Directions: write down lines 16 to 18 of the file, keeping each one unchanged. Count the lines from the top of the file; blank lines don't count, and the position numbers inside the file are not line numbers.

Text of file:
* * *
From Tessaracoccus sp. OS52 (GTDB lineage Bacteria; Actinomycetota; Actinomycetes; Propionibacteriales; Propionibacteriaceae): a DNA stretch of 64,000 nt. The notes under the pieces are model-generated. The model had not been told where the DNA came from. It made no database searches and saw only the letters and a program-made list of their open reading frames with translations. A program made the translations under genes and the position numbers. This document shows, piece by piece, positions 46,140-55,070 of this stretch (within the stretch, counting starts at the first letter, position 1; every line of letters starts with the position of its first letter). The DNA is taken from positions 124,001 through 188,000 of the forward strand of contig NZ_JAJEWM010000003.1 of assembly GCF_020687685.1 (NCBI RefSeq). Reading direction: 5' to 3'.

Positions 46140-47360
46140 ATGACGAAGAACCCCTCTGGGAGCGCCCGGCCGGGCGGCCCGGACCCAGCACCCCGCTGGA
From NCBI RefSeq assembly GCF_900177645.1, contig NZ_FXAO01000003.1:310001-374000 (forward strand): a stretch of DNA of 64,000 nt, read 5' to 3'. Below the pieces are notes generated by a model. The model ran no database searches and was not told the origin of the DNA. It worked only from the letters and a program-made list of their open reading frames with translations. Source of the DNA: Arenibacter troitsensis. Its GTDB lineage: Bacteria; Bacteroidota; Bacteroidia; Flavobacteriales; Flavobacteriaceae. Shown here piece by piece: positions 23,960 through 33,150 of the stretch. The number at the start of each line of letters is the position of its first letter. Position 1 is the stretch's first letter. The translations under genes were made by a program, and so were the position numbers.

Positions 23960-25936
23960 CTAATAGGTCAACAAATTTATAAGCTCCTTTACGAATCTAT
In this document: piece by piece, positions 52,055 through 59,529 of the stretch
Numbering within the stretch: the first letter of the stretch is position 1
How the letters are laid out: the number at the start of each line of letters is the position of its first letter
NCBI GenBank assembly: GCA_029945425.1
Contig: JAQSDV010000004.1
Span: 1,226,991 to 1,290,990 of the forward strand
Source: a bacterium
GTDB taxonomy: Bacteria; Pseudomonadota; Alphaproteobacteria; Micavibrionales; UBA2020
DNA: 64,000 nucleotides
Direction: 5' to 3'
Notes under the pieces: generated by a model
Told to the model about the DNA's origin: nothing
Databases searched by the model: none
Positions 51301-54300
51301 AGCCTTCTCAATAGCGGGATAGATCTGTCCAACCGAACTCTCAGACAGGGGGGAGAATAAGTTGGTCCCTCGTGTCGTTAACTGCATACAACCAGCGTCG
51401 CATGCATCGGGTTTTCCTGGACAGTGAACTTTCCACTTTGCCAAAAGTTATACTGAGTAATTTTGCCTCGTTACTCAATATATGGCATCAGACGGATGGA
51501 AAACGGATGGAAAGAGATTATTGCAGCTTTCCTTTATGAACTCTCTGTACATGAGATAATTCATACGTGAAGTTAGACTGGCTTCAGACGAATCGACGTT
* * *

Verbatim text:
Direction: 5' to 3'
Notes under the pieces: generated by a model
Told to the model about the DNA's origin: nothing